3. Jesus ran the crowd off because they only wanted to hang around him because of the miracles.
4. There were no cameras showing millions of viewers at home what he was doing.

The funny thing about this is that Jesus said don’t pray in public to be seen of men, however, everyone that argues that it is okay for Tebow to pray in public, is doing it “to make his faith known”, and what is that doing? Answer: that is praying in public to be seen of men.

The end of the matter for me is this. I like Tebow. I have rooted for him as a football player since he was a Gator. However, I will not forgo his obvious disregard to the scripture you call a ‘proof text’ just because I like him. I like you but I am still letting you know that I disagree with your stance here.

I have seen many, many players score or whatever, pound their chest and point up, kneel in the end zone, kiss some medallion that is around their neck, and unfortunately it never tells me anything about their eternal state or religion. But what Tebow does do well is talk about Christ, even when he biffs the gospel, he is still willing to talk about Him, even be thankful when Florida lost.

If he keeps doing the kneel down and pray and it drives Charles Barkley crazy, then I can overlook it, however, I do think he needs to reconsider the ‘how’ and the ‘show’.

And with that….
this is prchrbill

6 Mark December 17, 2011 at 12:42 am

Bill,

Thanks for your comment and for mimicking the salutation of your favorite blogger.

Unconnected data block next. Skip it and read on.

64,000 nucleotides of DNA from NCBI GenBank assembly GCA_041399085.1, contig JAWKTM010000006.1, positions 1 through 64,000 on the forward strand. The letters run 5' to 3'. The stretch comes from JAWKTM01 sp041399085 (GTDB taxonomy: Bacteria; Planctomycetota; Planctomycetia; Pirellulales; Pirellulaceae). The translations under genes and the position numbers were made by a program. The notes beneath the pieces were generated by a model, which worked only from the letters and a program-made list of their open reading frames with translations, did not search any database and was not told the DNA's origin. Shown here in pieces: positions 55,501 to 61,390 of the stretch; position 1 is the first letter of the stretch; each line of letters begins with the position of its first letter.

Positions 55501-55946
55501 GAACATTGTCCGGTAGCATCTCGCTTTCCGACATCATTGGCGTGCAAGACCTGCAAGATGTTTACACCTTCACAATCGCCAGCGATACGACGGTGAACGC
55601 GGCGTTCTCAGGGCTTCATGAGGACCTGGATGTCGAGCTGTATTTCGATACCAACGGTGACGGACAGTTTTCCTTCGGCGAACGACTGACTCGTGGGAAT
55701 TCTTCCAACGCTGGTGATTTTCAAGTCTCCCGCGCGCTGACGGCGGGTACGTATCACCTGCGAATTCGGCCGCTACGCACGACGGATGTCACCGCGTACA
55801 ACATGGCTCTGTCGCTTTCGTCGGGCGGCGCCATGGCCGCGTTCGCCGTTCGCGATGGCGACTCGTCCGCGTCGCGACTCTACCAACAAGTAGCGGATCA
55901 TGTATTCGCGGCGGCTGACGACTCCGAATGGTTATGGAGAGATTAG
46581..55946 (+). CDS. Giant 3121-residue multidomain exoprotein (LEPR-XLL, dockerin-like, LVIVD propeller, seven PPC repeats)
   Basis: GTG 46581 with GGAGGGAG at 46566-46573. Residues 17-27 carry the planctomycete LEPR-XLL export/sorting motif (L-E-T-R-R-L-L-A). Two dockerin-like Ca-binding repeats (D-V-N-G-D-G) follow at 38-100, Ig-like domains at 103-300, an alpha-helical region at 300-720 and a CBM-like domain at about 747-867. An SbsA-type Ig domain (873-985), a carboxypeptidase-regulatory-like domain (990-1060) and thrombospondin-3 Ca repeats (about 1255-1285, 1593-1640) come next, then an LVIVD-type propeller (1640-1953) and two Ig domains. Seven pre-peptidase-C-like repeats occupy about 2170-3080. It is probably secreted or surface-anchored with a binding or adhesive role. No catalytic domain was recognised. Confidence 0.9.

My charge that Press’ use of Matt. 6:5 as proof-texting isn’t laid to rest simply by the fact that Jesus commanded it. I think you missed the reason for the proof-texting charge. Press merely asserted that this verse applied to Tebow and did not provide and argument to support his assertion, hence, proof-texing.

If Matt. 6:5 is to be applied to Tebow one must show that his motives are self-exaltation. For example, John Gill says about this verse, “Now let it be observed, that neither the posture, nor places of prayer, are condemned by our Lord, but their view in all to be seen of men; and a considerable emphasis lies upon the word “love”; they loved “standing” in prayer, rather than any other posture, because they could be better seen; and they loved to be in the synagogues and streets, rather than in their closets; they liked public better than private prayer, because it gained them applause among men.

I agree that Matt. 15 and Matt. 6 are not exact equivalents in the realm of prayer. I was only referencing the public use of prayer, motive not withstanding, since that seemed to be Press’ objection, especially, in light of the STFU comment.

I won’t address your points 1 – 4 except to say that I could also do a literal comparison of Tebow’s actions to that of the Scribes and Pharisees in Matt. 6:5. Again Christ spoke about the intent of self-exaultation of those praying publicly.

I’m not concerned why everyone else says about Tebow praying in public. I’m more interested in Tebow’s motives. Do you have any sources that have Tebow explaining his motives for public prayer?

I do wish Tebow would denounce what is called “Tebowing” which seems to be a copycat fad. It would be great for him to explain that he should not be lifted up in such actions and have this activity named after him, etc. Although, church history certainly tells us we do love to name theologies after certain historical Christians.